“Moneyball” starring Brad Pitt

I said that in this article I would focus mainly on cricket so let me get to the point now. Cricket has a vast well of historical data which can be easily accessed with anyone having a computer and internet. This has enable cricket to position itself as one of the most conducive sports for statistical analysis. The scorecards of every international match as well as the individual player records of any cricketer are available online on a cricket dedicated site such as espncricinfo which also offers a wonderful tool called statsguru for all the cricket fanatics who indulge in a spot of amateur statistical analysis. Cricinfo is also the virtual home of cricket statistics, the same way Lord’s is known as the ‘Home of cricket’ as it is also host to wonderful statisticians such as Steven Lynch, S Rajesh and Anantha Narayanan. However in game performance, analysis is a phenomenon that has only come to the limelight quite recently, as ball-by-ball logging of cricket matches didn’t begin until the 1990s, again with the help of our old friend, espncricinfo (or just cricinfo as it was known back then). John Buchanan, the coach of the all conquering Australian team of the 90s and 2000s was a pioneer in this area but arguably he already had all the necessary playing resources to win against any team.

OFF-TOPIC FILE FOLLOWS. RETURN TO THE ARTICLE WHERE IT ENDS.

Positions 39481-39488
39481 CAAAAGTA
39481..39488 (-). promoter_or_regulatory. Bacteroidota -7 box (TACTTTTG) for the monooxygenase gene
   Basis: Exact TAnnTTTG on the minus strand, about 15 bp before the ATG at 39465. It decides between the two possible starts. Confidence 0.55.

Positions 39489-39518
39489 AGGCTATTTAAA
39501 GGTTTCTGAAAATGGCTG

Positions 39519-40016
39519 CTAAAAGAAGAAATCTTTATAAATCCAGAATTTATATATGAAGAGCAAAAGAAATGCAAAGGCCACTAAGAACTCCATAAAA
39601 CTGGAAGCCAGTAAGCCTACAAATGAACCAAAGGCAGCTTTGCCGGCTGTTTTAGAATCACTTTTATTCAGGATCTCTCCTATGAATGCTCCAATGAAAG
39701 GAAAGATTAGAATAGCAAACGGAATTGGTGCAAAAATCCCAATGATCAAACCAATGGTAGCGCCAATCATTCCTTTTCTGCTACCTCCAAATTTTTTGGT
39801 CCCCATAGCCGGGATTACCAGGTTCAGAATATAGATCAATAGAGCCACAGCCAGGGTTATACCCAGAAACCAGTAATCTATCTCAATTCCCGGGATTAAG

Statistics shown amidst a match